PLEDGE NOW
Big Corporations Lobbying For Big Tax Breaks

As Congress tightens the national budget belt, big corporations are getting monster tax breaks, with the help of high paid lobbyists.

In this Jan. 26, 2006, file photo pigeons fly over the intersection of 17th and K streets in northwest Washington Thursday, Jan. 26, 2006. K Street has long been invoked as shorthand for moneyed lobbyists who ply influence in the city. (AP)

In this Jan. 26, 2006, file photo pigeons fly over the intersection of 17th and K streets in northwest Washington Thursday, Jan. 26, 2006. K Street has long been invoked as shorthand for moneyed lobbyists who ply influence in the city. (AP)

Tough times for the US federal budget.  Everybody knows that.  We’re “sequestering” spending right and left and talking about – talking about -raising taxes.

But for an amazingly big world of American businesses, all that is somebody else’s problem.  They’ve got special tax breaks – huge ones – written into law.  And as long as they keep feeding and stroking the right politicians, those monster tax breaks just keep coming.

Each has its rationale, or at least its backers.  But they add up to a big question.

This hour, On Point:  monster corporate tax breaks, and is this any way to run a country?

-Tom Ashbrook

Guests

Christopher Rowland, Washington bureau chief for the Boston Globe. Author of the article, “Tax Lobbyists Help Businesses Reap Windfalls.” (@globerowland)

David Cay Johnston, Pulitzer Prize-winning investigative reporter, columnist at “taxanalysts.com.” Author of “The Fine Print: How Big Companies Use ‘Plain English’ to Rob You Blind.”(@DavidCayJ)

Closing Segment on Cyprus

Peter Spiegel, Brussels bureau chief for the Financial Times. (@spiegelpeter)

From Tom’s Reading List

The Boston Globe “Lobbying for special tax treatment produced a spectacular return for Whirlpool Corp., courtesy of Congress and those who pay the bills, the American taxpayers. By investing just $1.8 million over two years in payments for Washington lobbyists, Whirlpool secured the renewal of lucrative energy tax credits for making high-efficiency appliances that it estimates will be worth a combined $120 million for 2012 and 2013. Such breaks have helped the company keep its total tax expenses below zero in recent years.”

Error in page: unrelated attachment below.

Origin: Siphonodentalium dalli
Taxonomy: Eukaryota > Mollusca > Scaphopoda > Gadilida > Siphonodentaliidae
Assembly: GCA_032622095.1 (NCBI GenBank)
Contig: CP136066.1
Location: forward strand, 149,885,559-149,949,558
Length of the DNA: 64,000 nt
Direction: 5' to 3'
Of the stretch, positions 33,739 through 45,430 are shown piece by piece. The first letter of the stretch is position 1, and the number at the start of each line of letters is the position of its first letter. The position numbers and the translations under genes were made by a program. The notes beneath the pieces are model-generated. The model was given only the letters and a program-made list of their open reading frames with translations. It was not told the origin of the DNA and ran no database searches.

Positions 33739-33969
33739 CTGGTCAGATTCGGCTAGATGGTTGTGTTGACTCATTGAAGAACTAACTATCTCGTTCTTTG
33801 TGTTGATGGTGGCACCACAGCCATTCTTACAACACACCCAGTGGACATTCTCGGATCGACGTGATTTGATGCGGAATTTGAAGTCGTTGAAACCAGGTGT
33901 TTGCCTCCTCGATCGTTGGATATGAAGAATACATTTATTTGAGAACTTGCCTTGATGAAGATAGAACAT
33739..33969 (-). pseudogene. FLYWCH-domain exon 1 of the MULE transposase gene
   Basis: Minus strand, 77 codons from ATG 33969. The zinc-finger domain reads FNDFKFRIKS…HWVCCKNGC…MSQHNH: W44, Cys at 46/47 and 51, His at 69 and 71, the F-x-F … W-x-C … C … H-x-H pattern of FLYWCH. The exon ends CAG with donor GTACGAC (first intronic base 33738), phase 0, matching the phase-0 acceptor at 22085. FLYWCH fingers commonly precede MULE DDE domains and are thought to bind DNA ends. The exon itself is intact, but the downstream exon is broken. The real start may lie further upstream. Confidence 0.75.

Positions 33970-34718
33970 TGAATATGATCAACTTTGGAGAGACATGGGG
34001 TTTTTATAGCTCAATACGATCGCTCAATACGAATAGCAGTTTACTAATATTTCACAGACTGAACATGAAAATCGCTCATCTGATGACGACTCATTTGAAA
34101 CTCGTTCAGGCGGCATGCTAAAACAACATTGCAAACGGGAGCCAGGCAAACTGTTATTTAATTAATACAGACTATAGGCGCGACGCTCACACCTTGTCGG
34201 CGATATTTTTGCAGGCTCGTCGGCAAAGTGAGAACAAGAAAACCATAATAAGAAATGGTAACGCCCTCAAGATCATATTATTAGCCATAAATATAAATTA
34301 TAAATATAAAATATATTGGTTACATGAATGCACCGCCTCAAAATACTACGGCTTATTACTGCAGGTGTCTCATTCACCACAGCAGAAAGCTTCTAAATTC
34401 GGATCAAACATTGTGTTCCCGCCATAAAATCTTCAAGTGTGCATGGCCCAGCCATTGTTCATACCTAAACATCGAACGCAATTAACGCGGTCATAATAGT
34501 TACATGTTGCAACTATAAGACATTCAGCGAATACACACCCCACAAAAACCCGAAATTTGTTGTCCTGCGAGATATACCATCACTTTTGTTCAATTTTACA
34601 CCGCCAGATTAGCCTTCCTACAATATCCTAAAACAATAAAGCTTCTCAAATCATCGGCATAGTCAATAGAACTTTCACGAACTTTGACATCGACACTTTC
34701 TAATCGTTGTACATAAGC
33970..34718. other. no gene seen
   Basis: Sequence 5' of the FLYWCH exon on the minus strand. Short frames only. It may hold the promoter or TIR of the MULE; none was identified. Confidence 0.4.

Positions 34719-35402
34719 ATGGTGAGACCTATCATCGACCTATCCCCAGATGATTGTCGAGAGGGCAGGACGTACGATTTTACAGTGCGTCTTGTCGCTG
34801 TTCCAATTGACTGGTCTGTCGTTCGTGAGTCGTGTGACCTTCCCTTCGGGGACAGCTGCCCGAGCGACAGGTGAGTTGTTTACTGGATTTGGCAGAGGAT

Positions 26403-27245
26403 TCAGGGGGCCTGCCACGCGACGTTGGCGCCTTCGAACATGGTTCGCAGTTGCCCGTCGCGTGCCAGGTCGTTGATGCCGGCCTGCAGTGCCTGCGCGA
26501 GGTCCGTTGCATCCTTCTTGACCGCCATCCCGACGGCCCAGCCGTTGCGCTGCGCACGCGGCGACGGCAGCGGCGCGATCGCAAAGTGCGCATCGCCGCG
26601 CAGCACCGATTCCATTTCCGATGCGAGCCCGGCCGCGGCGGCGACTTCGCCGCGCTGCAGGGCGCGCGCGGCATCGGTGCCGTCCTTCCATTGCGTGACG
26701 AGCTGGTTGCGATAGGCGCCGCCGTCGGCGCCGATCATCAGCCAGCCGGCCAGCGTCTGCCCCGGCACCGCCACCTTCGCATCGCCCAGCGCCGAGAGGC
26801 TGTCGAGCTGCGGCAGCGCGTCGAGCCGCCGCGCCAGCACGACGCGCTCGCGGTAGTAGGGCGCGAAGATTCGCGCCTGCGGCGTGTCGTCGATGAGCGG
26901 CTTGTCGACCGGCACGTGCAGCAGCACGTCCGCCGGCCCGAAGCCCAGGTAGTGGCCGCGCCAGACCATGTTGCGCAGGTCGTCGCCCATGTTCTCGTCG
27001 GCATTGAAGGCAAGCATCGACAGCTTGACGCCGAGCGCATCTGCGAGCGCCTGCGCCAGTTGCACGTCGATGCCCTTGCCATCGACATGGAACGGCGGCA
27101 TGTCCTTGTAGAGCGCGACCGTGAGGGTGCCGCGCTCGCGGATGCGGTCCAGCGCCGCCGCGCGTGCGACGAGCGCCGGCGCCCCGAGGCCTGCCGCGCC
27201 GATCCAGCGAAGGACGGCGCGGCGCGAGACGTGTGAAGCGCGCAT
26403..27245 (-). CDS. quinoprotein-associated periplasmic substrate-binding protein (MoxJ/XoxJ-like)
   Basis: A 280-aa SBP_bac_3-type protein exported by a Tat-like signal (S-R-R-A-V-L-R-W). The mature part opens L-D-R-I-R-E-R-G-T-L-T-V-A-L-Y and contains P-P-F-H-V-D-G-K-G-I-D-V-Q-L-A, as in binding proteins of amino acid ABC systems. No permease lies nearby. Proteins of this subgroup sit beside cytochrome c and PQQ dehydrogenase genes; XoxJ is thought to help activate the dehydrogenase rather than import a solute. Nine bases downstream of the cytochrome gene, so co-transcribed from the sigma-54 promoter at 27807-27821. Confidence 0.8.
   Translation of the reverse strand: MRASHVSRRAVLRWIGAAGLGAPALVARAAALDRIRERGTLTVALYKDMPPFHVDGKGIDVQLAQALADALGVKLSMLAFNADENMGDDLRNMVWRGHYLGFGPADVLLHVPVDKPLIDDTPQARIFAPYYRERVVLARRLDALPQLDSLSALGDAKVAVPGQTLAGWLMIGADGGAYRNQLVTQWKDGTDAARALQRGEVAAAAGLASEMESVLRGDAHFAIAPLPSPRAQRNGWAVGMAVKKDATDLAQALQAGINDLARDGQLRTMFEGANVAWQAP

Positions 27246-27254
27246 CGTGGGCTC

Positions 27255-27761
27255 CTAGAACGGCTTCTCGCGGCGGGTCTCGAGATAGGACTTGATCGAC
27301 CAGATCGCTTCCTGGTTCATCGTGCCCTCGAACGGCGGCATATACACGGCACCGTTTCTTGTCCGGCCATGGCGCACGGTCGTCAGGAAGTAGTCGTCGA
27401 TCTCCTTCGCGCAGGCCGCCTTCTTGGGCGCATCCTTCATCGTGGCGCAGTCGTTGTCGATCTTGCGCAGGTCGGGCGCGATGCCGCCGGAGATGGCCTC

The New York Times “At the root of the bitter semantic back-and-forth is a simple truth: every tax expenditure — and there are scores of them, used to encourage employers to provide their workers with health care, to make houses more energy-efficient, to aid timber cutters and much more — benefits a certain group of taxpayers or a specific industry. And nobody wants to give up anything.”

The Huffington Post “It was 2004 and Congress was considering a law that would provide substantial tax breaks to nearly any company engaged in manufacturing. Though this term conjured images of textile factories and steel mills, Starbucks argued that the definition of manufacturing should — for purposes of calculating its tax bill — be stretched to include the roasting of coffee beans.”

Please follow our community rules when engaging in comment discussion on this site.
ONPOINT
TODAY
Aug 27, 2015
The slow-going struggle for mental health parity (Getty Images)

Insurance companies are required by law to cover mental health the same as physical health. So why don’t they?

Aug 27, 2015
Amy Seek's memoir is "God and Jetfire: Confessions of a Birth Mother"

Open adoption. How one birth mother gave up her child for adoption and stayed in his life.

RECENT
SHOWS
Aug 26, 2015
AWindowOpens

Author Elisabeth Egan’s new novel is a kind of kiss and tell on life inside Amazon. She takes us there.

 
Aug 26, 2015
Young Sino and his daughter Demarri Warren participate in a remembrance event along the Industrial Canal flood wall, seen in background, in the Lower 9th Ward section of New Orleans. (AP Photo/Gerald Herbert 8/29/14)

Ten years ago, Hurricane Katrina devastated New Orleans. We’ll look at how the city struggled, rebuilt, recovered — and where it stands now.

On Point Blog
On Point Blog
Our Week In The Web: August 21, 2015
Friday, Aug 21, 2015

Do you even click? (And other reflections on link sharing and web commenting).

More »
6 Comments
 
Do You Recognize Amazon’s Workplace Culture? Tell Us!
Tuesday, Aug 18, 2015

Do you recognize the workplace conditions described in a recent New York Times piece on Amazon? We want to hear from you!

More »
5 Comments
 
Our Week In The Web: August 14, 2015
Friday, Aug 14, 2015

Butter cows in Iowa, internal site redesign in Boston. It sure feels like a Friday around here.

More »
3 Comments